Michael and Andy are a couple of awkward, misfit bachelors living one on top of the other in an apartment complex. They moved there to be alone, but they found each other. They’re not lovers, they’re just two men coexisting in companionship and friendship. True, abiding friendship, the kind that exists in the space between frozen pizza and kung fu movies and thousand piece puzzles and a game they made up called paddleton.
But then Michael (Mark Duplass) gets diagnosed with cancer. The bad kind – the dead in a few weeks kind. Maybe a few months. In lots of pain. So Michael resolves to get his hands on a prescription for death with dignity, pills that will allow him to die at home, on his terms. That prescription isn’t available just anywhere, so Andy (Ray Romano) agrees on a road trip to procure the pills. As you can imagine, Andy has some conflicting feelings about this mission, and his best friend’s plan.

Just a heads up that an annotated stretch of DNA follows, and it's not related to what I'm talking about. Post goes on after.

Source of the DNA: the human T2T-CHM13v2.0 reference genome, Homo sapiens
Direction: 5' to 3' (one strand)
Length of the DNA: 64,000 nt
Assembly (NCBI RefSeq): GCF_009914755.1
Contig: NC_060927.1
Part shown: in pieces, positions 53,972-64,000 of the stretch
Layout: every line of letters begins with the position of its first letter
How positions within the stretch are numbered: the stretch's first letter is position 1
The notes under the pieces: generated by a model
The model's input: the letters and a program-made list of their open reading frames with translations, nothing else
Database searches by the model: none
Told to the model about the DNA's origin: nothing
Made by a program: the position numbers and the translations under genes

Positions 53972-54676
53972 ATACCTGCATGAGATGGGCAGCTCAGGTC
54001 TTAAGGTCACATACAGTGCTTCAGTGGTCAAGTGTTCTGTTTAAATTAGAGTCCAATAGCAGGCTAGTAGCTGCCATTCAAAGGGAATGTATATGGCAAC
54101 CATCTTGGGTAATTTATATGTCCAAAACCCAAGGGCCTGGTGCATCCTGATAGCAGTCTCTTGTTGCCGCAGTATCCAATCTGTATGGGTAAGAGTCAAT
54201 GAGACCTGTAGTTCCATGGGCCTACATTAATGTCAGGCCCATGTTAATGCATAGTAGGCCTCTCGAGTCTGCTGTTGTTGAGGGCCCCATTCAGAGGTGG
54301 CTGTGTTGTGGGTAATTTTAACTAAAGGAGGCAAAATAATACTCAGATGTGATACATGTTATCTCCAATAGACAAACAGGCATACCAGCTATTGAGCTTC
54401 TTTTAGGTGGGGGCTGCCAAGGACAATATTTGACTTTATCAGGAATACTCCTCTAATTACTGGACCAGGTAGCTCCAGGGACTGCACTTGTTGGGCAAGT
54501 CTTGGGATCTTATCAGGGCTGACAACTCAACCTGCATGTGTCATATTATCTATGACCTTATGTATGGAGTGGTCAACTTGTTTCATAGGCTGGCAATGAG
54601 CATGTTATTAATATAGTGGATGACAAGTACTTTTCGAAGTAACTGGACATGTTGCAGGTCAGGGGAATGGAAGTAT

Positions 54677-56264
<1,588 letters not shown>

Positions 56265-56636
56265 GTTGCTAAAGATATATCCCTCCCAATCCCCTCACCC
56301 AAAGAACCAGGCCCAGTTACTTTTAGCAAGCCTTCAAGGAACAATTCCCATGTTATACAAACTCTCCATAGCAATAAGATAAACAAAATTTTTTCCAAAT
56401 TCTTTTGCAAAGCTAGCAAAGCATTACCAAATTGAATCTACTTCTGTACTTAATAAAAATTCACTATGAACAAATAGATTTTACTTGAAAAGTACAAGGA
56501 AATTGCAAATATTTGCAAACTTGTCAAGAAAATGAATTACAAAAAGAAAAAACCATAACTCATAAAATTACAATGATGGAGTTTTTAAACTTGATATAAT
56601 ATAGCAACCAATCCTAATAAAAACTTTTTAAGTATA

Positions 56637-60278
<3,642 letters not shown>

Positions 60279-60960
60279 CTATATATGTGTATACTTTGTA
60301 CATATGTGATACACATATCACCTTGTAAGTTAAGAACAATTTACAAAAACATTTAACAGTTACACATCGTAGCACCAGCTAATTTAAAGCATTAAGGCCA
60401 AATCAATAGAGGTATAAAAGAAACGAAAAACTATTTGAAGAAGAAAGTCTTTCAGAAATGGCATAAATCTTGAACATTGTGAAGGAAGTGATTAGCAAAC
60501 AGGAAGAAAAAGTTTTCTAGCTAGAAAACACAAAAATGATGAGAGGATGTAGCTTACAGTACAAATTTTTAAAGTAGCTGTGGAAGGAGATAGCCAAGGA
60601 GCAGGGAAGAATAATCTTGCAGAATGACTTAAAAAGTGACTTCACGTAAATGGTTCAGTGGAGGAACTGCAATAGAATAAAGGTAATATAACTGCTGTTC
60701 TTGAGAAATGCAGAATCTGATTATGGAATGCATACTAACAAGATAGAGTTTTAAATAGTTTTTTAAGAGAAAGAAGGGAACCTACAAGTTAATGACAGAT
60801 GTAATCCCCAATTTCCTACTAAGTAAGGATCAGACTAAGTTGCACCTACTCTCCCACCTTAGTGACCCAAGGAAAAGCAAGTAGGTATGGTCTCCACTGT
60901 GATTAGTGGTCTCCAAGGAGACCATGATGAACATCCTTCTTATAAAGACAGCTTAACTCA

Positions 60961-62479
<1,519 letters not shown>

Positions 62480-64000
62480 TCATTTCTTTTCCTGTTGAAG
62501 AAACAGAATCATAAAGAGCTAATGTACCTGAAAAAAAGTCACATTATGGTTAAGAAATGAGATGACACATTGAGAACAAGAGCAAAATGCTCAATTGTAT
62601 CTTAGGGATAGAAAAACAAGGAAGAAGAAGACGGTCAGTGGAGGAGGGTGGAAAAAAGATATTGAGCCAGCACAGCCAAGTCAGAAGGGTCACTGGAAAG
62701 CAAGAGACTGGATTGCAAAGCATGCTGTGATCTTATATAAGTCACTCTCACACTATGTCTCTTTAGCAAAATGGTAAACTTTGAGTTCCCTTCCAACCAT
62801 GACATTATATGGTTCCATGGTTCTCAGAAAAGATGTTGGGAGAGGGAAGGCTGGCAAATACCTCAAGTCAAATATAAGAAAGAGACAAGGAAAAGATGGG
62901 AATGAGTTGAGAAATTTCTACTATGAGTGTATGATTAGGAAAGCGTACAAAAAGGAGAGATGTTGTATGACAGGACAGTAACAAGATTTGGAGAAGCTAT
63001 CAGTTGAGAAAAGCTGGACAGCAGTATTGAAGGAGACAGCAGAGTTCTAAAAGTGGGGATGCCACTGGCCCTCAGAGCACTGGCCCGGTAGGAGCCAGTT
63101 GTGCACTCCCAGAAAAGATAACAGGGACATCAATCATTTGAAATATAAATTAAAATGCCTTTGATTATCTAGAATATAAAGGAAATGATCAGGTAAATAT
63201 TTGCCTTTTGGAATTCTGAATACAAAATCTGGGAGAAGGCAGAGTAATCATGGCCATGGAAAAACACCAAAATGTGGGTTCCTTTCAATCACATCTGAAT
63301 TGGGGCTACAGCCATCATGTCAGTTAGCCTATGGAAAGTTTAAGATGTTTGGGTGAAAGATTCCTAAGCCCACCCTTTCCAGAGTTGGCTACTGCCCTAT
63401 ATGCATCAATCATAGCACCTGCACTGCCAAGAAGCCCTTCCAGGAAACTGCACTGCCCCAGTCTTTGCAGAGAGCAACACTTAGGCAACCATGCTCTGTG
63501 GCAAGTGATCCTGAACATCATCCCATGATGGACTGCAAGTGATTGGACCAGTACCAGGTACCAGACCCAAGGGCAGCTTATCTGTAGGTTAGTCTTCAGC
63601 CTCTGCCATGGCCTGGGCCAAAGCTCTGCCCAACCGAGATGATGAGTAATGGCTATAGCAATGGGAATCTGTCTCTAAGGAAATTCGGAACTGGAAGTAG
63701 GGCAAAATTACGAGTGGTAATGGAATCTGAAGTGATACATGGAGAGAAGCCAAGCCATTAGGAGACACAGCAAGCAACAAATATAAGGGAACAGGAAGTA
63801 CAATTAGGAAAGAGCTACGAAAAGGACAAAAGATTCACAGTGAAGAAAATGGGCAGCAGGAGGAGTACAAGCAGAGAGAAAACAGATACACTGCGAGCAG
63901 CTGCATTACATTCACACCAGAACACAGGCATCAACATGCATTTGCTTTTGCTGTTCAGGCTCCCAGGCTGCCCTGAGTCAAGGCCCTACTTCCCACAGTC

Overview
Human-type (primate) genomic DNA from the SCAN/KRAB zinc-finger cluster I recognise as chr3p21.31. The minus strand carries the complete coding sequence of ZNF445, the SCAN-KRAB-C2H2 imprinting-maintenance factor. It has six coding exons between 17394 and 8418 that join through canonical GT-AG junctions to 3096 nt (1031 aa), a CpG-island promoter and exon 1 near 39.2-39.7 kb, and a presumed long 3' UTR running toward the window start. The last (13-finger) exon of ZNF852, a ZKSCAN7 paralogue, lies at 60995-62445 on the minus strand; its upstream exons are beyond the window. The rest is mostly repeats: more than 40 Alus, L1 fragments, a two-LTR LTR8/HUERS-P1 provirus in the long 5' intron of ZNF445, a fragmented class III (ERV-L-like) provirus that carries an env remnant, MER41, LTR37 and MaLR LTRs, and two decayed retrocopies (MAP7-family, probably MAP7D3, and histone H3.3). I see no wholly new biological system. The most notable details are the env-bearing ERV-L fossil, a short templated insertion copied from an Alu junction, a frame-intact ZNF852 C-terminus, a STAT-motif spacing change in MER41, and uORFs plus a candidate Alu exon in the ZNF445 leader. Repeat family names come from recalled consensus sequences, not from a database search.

This is a quiet and unassuming movie that manages to say more about friendship between men than maybe any movie before it. With Duplass and Romano in leading roles, you may assume this is a comedy, and you’d be wrong. Not entirely wrong; it does have its moments of levity, but this slides more toward the melancholy end of the bitter-sweet scale. And it takes its time getting to where it’s going. Which is okay, really, since the terminal station is literally terminal.
How do two men who exist outside of social norms express their love to each other? What does a farewell tour look like for a single man with no family, no friends, no meaningful employment or significant other or passion or ambition. There’s no bucket list. There’s just pain, and a ticking clock. Goodbyes are hard.
In the end, it’s not a big movie moment. It’s not beautiful. It’s not redeeming. But its humanity will touch you.